Title: Dark of the Moon
Author: Tracy Barrett
Publication Date: September, 2011
Publisher: Houghton Mifflin Harcourt
Source: Borrowed from my library
Ariadne is destined to become a goddess of the moon. She leads a lonely life, filled with hours of rigorous training by stern priestesses. Her former friends no longer dare to look at her, much less speak to her. All that she has left are her mother and her beloved, misshapen brother Asterion, who must be held captive below the palace for his own safety.
So when a ship arrives one spring day, bearing a tribute of slaves from Athens, Ariadne sneaks out to meet it. These newcomers don’t know the ways of Krete; perhaps they won’t be afraid of a girl who will someday be a powerful goddess. And indeed she meets Theseus, the son of the king of Athens. Ariadne finds herself drawn to the newcomer, and soon they form a friendship—one that could perhaps become something more.
Yet Theseus is doomed to die as an offering to the Minotaur, that monster beneath the palace—unless he can kill the beast first. And that "monster" is Ariadne’s brother . . .
"It isn't true what they say about my brother - that he ate those children. He never did; he didn't even mean to hurt them. He wept as he held out their broken bodies, his soft brown eyes pleading with me to fix them, the way I always fixed his dolls and toys."
In a Sentence
Dark of the Moon was an extremely creative retelling of the story of Ariadne, but I would have liked to see a little more character development with Theseus.
I've always been fascinated by Greek mythology, so Dark of the Moon landed a spot on my to-read list almost immediately after I first heard of it. When I saw it was one of the longlisted titles for the 2012 YA Bloggers Book Battle, I thought it would be the perfect time for me to finally pick up the book. And while I didn't absolutely love Dark of the Moon, it's one of those books that I'm really glad I read, if that makes sense.
Dark of the Moon made me think a lot while reading it. Learning about Ariadne's world...seeing her experience a clash of two cultures and the crumbling of the ancient society and traditions that she had been raised in...well, it made me think a lot about how relevant that theme is to any time period - about how the world is always changing, and how hard it can be for people to accept that change. So while I think that Dark of the Moon had some flaws (which I will elaborate on later), I also really appreciated the book for its tendency to stir up these kind of thoughts in me.
Furthermore, I think that Barrett did a wonderful job combining her research with a well-structured, cohesive plot. For those of you who know the traditional tale of Ariadne and Theseus, this book will make you look at that story in an entirely different way. Dark of the Moon adds a good amount of complexity to the original tale, which to me, made this re-imagining a quick and enjoyable read. The characters made famous by Greek mythology - Ariadne, Theseus, the Minotaur - all take on roles that are familiar to students of mythology, but there are enough changes to make you feel as if you're reading this story for the very first time. For example, the Minotaur, which has always been characterized as a horrible monster in mythological lore, is a much more sympathetic, if flawed being. And Theseus isn't quite the hero that legend made him out to be. In fact, many of his heroic deeds were actually stories invented by him in order to impress his father.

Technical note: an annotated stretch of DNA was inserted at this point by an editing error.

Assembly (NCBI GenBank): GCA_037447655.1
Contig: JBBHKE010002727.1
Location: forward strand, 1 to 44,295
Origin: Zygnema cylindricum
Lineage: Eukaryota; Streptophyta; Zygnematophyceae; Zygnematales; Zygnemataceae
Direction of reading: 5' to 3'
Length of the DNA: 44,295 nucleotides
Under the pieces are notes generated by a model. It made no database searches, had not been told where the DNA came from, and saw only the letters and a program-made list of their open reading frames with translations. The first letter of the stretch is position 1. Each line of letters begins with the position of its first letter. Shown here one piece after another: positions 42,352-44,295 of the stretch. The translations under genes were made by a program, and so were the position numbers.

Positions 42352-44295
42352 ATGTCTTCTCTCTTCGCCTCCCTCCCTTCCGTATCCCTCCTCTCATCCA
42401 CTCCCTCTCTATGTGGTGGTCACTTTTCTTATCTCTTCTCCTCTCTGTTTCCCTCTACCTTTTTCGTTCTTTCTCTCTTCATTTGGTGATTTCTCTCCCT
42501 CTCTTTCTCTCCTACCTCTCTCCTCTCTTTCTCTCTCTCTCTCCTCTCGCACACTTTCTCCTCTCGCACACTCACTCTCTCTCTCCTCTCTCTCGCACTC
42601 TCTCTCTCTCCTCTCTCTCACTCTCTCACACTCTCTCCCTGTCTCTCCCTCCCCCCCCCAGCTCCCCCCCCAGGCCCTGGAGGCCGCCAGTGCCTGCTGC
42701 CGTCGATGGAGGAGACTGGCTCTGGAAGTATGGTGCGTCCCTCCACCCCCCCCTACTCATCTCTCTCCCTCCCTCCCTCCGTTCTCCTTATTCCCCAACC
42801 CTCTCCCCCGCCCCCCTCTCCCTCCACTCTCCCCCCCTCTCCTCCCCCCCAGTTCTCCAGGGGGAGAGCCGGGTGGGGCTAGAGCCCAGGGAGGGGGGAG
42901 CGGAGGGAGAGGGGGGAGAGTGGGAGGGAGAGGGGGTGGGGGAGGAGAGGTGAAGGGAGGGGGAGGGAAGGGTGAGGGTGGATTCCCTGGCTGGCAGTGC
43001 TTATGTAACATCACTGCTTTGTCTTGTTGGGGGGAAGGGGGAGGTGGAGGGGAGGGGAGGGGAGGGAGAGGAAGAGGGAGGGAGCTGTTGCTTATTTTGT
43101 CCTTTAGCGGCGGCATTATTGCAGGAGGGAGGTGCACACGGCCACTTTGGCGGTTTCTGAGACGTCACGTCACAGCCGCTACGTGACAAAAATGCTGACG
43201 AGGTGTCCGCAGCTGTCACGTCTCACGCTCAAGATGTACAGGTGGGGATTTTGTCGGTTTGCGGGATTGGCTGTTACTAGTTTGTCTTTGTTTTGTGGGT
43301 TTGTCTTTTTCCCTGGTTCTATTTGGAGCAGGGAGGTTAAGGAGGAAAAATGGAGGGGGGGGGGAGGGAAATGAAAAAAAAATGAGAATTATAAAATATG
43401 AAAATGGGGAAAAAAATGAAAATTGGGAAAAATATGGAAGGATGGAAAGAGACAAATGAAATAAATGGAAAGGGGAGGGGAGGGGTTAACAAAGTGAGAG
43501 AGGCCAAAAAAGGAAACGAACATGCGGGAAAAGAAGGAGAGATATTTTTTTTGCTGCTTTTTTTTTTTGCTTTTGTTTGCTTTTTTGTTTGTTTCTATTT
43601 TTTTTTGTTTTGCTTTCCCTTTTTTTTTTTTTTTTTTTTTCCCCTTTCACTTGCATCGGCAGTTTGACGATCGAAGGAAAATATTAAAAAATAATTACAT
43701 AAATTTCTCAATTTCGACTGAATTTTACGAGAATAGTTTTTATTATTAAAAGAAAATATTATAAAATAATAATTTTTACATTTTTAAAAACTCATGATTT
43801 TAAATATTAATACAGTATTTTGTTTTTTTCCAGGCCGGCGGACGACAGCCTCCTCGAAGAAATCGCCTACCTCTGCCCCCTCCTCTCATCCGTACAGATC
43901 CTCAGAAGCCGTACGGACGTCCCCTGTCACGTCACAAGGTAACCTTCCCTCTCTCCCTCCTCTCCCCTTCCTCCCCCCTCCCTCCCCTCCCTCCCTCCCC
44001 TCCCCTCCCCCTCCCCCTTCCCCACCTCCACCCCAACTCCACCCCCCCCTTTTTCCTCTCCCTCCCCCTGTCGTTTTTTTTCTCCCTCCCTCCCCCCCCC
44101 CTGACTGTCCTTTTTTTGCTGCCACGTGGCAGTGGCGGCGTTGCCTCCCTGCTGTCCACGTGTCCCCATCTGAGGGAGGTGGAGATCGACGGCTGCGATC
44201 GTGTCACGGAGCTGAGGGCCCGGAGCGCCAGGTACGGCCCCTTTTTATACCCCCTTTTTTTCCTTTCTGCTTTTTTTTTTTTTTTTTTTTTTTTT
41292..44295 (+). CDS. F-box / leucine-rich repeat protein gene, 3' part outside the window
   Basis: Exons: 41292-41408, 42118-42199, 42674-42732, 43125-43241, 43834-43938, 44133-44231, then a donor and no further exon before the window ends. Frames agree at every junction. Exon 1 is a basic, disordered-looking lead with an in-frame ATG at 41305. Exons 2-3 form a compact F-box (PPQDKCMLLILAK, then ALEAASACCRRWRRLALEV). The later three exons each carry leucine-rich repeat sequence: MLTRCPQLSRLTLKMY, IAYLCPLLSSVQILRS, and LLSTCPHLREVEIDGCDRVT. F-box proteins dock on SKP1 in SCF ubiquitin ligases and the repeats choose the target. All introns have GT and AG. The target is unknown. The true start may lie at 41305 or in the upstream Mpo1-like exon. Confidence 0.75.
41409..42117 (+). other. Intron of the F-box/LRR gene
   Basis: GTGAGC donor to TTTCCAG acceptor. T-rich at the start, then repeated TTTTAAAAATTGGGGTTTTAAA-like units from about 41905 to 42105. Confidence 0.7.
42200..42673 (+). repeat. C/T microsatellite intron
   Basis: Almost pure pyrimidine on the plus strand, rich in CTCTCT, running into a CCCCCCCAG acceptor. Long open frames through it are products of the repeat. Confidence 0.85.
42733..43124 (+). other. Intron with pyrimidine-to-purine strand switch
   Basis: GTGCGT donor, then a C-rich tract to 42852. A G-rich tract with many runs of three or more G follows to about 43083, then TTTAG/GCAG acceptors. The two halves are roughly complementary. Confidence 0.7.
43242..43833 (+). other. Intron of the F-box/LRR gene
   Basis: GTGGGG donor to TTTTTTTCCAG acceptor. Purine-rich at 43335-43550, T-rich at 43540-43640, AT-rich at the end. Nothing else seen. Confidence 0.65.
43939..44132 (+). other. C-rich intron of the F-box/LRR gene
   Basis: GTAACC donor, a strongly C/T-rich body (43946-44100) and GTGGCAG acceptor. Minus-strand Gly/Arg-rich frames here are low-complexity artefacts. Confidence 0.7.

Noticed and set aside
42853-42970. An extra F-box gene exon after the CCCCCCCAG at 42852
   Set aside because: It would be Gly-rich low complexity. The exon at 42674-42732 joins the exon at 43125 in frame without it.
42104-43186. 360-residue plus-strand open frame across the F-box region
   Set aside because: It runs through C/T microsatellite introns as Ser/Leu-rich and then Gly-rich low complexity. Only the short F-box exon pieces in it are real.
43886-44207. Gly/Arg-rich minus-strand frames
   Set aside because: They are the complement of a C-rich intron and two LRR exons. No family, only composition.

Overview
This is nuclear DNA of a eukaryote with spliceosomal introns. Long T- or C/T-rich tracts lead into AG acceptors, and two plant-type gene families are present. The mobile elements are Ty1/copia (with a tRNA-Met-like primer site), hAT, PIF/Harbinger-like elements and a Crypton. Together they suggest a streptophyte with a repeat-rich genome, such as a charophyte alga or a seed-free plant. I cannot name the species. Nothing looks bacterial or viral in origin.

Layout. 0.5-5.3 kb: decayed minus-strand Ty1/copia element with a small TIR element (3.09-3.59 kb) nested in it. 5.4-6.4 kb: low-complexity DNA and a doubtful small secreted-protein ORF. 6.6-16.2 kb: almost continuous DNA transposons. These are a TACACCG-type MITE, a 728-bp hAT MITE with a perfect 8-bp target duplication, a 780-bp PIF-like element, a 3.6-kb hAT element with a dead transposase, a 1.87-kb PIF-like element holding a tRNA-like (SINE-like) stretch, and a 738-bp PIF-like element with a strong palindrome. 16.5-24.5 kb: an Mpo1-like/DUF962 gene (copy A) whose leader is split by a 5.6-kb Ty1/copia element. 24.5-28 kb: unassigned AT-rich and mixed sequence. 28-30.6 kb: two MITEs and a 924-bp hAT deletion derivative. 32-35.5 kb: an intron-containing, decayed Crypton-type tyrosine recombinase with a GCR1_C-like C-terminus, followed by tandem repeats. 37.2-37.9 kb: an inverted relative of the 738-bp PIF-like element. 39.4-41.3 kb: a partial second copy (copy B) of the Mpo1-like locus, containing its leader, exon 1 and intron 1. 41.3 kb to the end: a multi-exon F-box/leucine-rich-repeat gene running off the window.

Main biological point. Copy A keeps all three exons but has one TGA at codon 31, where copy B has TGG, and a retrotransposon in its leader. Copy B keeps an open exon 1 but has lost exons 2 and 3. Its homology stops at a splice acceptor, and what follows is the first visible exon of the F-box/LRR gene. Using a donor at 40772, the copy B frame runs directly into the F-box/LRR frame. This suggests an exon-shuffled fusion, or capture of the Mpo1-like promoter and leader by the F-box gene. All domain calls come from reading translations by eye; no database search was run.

Though Dark of the Moon is told in alternating points of view between Ariadne and Theseus, I was definitely more interested in Ariadne's side of the story. Though Ariadne is young, she's had to face some difficult things in her life. She is the heir to the role of "Goddess," and can't be touched by any other males other than family on pain of death. Other girls who could be friends grow silent and afraid in her presence because she is more than royalty. She is divinity. Everyone who she was friends with as a child now fears her, and therefore, Ariadne has no true friends. Theseus is able to identify with Ariadne because he too was once set apart from everyone else. In the village in which he was raised, Theseus's mother claimed that his father was the sea god Poseidon, which subjected Theseus to the scorn and bullying of the other villagers.
However, I wasn't the biggest fan of Theseus. While I didn't exactly dislike him, I often found myself bored by his side of the story. There was just nothing that stuck out about him to me. And maybe that was the author's intent...to take an incredibly famous mythological hero and turn him into an ordinary man with ordinary whims and fears. But even if that was the intent, it ended up negatively affecting my reading experience. Theseus narrates a good portion of the story, and as I've said in other reviews, when you can't connect with the person who's telling the story, I find it difficult to connect with the story.
Still, I did enjoy the story overall - especially when it focused on Ariadne. I would definitely recommend Dark of the Moon to fans of mythology because, while it might not end up being the best book you've ever read, I think that, if you like mythology, you'll be able to appreciate the amount of research and creativity that went into this book!